Background: Antiphospholipid antibodies (aPLs) are associated with vascular occlusive events. Lupus anticoagulant (LA) and anticardiolipin antibody (aCL) are two aPLs commonly used for screening test. However, other aPLs are reported to play a role in the thrombotic events in other disorders, especially autoimmune disease. We investigated the clinical significance of the anti-annexin V antibody (aAV) in patients with acute cerebral ischemia; annexin V promotes anticoagulant activity via inhibition of prothrombin activation. Methods: A total of 187 patients with acute cerebral infarction or transient ischemic attack, and 66 control subjects were included in this prospective study. IgG type aAV was determined by enzyme-linked immunosorbent sandwich assay in the patient and control groups. The presence of LA and aCL were determined in the patient group using the usual screening method. Results: IgG aAV was detected in 26 of the 187 patients (13.9%), but only in three of the 66 control subjects (4.5%; P = 0.043). Among the 26 aAV positive patients, only five patients were positive for LA or aCL. The presence of IgG aAV was significantly associated with acute cerebral ischemia: one stroke event (OR, 4.39; 95% CI, 1.21-16.01), and two or more stroke events (OR, 3.91; 95% CI, 1.09-14.07). Conclusion: IgG aAV was detected in a significant percentage of the patients with acute cerebral ischemia compared with the control group. The presence of IgG aAV did not usually coincide with LA or aCL. Thus aAV should be considered as a possible associated factor for acute cerebral ischemia.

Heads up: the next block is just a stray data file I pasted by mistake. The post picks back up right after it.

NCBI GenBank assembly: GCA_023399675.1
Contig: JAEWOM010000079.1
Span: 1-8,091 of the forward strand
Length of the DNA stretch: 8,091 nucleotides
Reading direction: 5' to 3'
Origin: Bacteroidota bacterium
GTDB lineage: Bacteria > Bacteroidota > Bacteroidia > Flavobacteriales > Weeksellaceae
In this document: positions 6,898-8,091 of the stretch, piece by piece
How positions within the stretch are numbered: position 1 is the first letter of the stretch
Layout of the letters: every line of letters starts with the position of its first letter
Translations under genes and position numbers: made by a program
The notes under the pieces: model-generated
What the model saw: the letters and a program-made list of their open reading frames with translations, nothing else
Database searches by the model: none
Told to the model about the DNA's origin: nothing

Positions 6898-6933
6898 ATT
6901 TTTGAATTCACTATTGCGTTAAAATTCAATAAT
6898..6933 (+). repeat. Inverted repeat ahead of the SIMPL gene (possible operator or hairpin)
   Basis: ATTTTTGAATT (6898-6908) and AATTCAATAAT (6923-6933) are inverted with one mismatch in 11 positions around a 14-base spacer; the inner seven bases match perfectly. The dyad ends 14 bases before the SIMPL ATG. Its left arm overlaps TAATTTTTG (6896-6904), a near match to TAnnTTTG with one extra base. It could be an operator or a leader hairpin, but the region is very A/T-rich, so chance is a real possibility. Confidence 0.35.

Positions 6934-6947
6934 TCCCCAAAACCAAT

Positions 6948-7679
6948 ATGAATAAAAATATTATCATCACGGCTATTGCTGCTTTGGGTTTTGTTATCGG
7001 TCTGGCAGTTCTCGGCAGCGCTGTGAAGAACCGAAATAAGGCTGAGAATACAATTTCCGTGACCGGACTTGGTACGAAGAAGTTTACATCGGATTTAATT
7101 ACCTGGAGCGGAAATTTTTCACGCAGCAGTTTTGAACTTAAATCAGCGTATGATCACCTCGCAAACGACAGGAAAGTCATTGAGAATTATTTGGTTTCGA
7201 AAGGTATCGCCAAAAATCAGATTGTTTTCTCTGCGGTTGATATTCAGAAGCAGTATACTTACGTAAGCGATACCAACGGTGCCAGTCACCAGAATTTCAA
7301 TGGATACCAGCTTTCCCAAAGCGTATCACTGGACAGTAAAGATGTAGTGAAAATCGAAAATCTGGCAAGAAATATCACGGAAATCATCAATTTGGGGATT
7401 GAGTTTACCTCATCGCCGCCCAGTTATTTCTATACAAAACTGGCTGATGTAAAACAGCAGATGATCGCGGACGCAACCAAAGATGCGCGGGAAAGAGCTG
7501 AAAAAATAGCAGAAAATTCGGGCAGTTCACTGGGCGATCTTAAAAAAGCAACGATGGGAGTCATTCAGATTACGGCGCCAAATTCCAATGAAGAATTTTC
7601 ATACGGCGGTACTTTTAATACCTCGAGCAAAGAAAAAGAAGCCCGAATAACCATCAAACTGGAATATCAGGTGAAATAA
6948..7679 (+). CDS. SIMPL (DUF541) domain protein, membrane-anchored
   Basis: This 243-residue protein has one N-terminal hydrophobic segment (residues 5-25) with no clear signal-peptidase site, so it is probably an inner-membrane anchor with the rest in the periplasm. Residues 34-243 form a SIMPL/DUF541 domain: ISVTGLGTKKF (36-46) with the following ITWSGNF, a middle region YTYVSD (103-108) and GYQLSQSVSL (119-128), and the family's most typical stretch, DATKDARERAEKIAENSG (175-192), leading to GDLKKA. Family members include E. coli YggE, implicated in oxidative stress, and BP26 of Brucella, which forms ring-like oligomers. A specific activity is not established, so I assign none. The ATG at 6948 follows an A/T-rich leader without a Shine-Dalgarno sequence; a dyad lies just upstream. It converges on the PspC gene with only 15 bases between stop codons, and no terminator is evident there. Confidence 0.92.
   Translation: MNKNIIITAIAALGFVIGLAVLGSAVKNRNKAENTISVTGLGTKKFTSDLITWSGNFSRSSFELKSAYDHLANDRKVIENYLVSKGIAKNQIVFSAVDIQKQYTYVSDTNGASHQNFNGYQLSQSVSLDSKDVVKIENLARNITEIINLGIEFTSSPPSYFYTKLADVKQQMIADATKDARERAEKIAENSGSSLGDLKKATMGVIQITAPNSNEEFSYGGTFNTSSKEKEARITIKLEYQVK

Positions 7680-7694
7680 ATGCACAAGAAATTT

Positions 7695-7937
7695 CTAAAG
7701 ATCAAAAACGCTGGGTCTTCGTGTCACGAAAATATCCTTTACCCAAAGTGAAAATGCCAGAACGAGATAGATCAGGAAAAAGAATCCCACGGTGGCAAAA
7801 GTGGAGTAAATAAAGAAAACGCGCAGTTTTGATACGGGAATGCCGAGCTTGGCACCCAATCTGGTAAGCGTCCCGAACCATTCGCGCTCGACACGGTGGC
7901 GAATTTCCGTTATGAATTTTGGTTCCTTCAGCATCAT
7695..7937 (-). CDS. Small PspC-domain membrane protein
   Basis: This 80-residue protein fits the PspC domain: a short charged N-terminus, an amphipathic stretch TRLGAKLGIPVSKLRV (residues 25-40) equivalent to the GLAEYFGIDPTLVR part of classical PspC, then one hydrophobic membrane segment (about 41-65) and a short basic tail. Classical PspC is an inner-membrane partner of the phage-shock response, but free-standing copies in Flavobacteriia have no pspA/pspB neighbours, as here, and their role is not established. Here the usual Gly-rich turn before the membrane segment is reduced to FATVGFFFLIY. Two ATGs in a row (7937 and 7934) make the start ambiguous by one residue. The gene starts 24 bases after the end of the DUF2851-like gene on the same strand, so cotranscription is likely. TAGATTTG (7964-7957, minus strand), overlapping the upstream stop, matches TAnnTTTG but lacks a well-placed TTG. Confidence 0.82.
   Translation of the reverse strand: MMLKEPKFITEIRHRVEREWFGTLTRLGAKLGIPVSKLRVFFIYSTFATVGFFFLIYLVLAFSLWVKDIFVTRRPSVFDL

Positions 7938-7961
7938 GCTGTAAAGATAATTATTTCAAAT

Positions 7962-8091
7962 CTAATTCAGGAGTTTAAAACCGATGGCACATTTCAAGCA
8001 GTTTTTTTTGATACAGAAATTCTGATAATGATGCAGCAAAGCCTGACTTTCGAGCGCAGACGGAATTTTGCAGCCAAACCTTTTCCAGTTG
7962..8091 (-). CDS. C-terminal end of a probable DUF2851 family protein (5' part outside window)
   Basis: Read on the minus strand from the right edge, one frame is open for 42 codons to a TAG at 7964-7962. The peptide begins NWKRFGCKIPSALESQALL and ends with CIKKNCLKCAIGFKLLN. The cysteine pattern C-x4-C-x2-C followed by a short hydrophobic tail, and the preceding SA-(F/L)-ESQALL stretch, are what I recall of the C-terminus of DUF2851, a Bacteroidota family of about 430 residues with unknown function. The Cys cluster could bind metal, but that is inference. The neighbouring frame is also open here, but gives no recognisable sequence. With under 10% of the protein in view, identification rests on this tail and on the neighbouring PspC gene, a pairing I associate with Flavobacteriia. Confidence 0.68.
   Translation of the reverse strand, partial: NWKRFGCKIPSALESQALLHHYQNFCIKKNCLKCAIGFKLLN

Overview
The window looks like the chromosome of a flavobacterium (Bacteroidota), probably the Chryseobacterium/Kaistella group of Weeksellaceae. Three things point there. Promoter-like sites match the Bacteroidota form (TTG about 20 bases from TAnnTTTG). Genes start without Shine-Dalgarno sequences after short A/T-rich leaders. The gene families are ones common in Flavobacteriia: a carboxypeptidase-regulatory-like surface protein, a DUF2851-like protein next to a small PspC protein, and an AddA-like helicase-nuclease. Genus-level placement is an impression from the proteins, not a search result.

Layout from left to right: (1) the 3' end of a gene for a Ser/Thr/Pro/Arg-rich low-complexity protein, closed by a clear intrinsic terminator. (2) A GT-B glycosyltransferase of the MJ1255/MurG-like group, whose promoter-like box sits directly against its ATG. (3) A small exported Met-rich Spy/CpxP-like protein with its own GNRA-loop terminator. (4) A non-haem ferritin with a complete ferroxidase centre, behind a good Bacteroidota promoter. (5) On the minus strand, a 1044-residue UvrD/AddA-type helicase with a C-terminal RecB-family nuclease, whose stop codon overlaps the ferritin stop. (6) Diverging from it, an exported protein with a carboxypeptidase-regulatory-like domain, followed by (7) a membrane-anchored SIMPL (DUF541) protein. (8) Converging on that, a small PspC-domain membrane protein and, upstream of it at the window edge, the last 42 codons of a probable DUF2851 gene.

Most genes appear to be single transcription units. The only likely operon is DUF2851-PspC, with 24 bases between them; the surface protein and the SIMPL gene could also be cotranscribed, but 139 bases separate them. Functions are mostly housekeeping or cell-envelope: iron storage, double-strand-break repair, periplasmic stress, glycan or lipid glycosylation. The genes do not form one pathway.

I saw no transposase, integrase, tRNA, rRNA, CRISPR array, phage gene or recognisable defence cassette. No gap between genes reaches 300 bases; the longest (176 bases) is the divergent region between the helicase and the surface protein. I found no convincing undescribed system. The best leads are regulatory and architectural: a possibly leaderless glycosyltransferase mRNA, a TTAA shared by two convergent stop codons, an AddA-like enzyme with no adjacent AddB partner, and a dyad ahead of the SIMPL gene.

All Science Journal Classification (ASJC) codes
- Clinical Neurology